What works? - Treatment

Anxiety: A Very Short Introduction - Daniel Freeman, Jason Freeman 2012

What works?

Around one-third of the adult population reports difficulties with anxiety, with close to one in five having problems severe enough to meet criteria for a clinical disorder. And anxiety can feel horrible, as Holly Golightly pointed out back in Chapter 1. Anxiety, then, can be a big problem. How are we faring for solutions?

In fact, simply establishing which treatments are effective is an immensely complex, labour-intensive business. The undoubted ’gold standard’ for clinical research is what’s known as randomized controlled trials. These involve participants being randomly assigned to one of at least two groups. Group one will receive a specific treatment, and group two either a ’control’ non-treatment (a placebo, for example) or an alternative treatment. (Sometimes trials will assess two or more treatments against a control.) Allocating participants randomly means that the composition of each group should be similar, and by following their outcomes, you can see whether the treatment has helped, over and above natural recovery.

But even randomized controlled trials are not as straightforward as they can appear. This is why medical researchers are encouraged to follow the CONSORT (Consolidated Standards of Reporting Trials) guidelines. The latest CONSORT statement was issued in 2010, after seven years of consultations, and it has the backing of the leading medical journals (which is where most scientists hope to publish their results).

Among the numerous factors CONSORT urges researchers to consider when designing and reporting a trial are: the nature of the patients selected (for example, how severe their problem; how long-lasting it is; whether they have other problems); the techniques used to randomly allocate participants to treatment groups (there are several alternatives); the nature of the control treatment; the composition and quality of the treatment being tested; what types of outcome are measured; whether the research assessors and patients were blind to treatment allocation; what to do about people who drop out of the trial; length of follow-up after the treatment has concluded; appropriate statistical analysis — and so on. And on.

Unfortunately, not all clinical trials adhere to the CONSORT guidelines — and they didn’t exist at all until 1996. And even the best trials can only tell us about particular durations or dosages of treatment for a particular group over a particular time period. This means that there are uncertainties and gaps in knowledge. Hence clinicians often debate the question: what works for whom?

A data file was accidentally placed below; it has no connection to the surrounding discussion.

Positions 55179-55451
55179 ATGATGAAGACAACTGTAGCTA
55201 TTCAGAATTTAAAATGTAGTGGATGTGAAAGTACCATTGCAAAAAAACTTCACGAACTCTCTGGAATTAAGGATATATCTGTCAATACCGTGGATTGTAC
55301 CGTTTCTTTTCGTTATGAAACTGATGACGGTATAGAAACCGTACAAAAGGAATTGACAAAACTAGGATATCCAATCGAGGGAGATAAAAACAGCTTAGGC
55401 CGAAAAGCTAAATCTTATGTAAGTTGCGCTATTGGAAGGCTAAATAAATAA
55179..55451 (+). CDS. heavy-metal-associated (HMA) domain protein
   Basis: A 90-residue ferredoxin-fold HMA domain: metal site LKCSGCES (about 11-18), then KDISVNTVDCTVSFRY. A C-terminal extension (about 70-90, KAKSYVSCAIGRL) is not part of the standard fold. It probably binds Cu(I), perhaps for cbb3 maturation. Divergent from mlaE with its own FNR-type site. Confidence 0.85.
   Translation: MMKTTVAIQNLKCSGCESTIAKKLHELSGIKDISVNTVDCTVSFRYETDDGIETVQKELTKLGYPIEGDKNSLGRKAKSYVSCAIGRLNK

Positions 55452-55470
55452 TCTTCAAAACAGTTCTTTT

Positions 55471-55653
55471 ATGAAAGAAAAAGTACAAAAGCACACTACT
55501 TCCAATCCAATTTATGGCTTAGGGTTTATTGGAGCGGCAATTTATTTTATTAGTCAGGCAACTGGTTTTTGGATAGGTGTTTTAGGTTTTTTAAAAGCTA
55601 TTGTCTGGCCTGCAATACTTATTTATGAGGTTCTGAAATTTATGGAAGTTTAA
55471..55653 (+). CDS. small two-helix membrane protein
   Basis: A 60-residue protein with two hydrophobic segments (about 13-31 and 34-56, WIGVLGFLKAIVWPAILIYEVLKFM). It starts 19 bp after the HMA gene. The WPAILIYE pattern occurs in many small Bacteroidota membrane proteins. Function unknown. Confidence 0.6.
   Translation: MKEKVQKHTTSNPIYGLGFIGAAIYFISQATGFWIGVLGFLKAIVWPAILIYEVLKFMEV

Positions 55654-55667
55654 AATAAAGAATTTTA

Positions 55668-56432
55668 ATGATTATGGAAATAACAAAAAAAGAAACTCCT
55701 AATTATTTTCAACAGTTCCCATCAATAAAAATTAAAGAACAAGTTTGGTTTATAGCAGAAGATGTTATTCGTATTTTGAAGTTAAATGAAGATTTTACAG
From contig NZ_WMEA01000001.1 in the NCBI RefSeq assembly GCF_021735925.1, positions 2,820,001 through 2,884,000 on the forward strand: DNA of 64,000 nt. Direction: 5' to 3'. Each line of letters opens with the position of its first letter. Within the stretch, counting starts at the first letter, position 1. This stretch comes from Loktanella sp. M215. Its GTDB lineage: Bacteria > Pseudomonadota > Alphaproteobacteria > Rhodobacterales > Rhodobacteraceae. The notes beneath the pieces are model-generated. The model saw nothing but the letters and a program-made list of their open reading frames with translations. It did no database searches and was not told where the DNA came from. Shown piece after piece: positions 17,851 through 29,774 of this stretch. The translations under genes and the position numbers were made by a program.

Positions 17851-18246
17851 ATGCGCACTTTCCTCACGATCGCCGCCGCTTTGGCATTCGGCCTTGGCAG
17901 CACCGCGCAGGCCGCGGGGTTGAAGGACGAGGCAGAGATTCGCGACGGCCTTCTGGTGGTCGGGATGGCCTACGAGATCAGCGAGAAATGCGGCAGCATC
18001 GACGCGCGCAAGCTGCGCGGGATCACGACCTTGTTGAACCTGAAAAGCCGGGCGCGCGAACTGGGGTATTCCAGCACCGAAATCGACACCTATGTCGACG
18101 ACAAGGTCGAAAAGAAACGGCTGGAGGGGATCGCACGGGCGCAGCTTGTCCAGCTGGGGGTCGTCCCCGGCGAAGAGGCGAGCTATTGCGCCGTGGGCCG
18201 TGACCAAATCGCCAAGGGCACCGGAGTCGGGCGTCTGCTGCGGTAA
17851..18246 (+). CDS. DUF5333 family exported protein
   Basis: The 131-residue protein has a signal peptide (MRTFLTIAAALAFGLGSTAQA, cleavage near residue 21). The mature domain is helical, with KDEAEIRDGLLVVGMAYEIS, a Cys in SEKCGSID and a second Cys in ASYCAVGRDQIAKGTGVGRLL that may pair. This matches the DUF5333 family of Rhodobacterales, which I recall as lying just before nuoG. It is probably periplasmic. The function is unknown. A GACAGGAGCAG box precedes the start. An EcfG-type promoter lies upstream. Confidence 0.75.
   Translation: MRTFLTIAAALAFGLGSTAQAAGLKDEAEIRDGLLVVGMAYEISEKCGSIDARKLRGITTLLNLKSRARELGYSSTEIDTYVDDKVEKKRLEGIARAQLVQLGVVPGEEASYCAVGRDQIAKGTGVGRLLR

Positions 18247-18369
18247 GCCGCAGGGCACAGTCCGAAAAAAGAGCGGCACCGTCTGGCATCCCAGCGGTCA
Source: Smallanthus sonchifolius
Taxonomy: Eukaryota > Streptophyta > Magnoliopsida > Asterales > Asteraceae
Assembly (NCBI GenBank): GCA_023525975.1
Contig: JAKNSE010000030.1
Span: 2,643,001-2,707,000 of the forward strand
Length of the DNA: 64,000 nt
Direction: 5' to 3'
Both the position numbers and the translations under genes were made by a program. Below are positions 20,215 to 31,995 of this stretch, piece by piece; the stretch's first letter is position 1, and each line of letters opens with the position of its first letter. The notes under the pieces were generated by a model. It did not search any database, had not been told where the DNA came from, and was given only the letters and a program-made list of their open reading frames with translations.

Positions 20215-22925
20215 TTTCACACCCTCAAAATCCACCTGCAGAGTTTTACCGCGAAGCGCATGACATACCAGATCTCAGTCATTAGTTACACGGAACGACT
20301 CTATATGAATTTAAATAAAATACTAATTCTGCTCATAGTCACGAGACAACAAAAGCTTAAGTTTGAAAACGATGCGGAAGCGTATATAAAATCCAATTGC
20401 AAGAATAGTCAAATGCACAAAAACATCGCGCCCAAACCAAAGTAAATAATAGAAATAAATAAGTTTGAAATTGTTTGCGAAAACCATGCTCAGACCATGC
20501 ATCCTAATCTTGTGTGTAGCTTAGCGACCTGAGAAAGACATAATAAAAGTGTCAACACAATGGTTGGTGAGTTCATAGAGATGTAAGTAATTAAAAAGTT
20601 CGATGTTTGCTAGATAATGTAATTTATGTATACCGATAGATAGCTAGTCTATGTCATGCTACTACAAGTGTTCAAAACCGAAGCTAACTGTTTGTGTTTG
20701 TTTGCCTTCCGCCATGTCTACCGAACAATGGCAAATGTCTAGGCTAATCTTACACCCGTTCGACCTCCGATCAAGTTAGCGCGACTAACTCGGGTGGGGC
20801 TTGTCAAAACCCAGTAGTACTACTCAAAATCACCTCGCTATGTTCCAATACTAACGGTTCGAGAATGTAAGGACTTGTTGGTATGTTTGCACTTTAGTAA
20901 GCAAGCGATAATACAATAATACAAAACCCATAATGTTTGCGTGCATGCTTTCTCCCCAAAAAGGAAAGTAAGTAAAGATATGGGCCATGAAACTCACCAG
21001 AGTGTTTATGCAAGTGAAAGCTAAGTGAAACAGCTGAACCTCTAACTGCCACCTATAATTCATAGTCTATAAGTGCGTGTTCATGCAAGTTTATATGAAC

What works?

Establishing the efficacy of specific treatments, then, is an inordinately tricky business. And yet in the case of anxiety disorders, we do have a consensus.

The number one treatment of choice is psychological therapy — principally cognitive behaviour therapy (CBT) and its variants. (We’ve highlighted the theoretical foundations of CBT in the chapters on specific disorders.) Anxiety occurs when we believe a situation is threatening. CBT’s core objective is to test the accuracy of those beliefs. This is achieved by carefully exposing individuals to the situations and feelings that they fear in a way that allows them to learn from the experience. When the tests are carried out in a controlled, graduated, and individually tailored fashion, the person discovers that they are actually much safer than they had thought and their anxiety decreases.

But anxiety is also tackled with medication. For long-term treatment, SSRI antidepressants (such as paroxetine) are preferred. But in the short term, specific anxiolytic (anti-anxiety) drugs may be prescribed to help a patient cope with a crisis. The most commonly used anxiolytics are the benzodiazepines: these tend to work very rapidly and effectively, but can lead to tolerance (your body becomes used to the effects of the drug and therefore increasing doses are required) and to addiction — hence the recommendation that they only be used in the short term.

The gains brought about by CBT are sometimes greater, and typically last longer, than those produced by medication. Moreover, medication can sometimes produce side effects — and giving them up can be tricky. This is why the UK’s National Institute for Clinical Excellence recommends CBT as the first line of treatment for each of the anxiety disorders, with SSRIs as a second choice. (We’ll look at the various treatment alternatives in greater detail below.)

Interestingly, combining psychological therapy and medication doesn’t seem to bring any additional benefits. In fact, in some cases (panic disorder, for instance), medication may actually interfere with the therapy. This is because, in order to learn that you can cope with your anxiety in a controlled exposure, it’s necessary to really feel your fear — which is something anti-anxiety medication is intended, of course, to prevent.

One interesting development, however, is the use of drugs to boost the effects of psychological therapy. It is early days, but promising results have been obtained with ’cognitive enhancers’ such as D-cycloserine (drugs that quicken learning). D-cycloserine appears to speed up the progress made when individuals test out the accuracy of their fearful thoughts.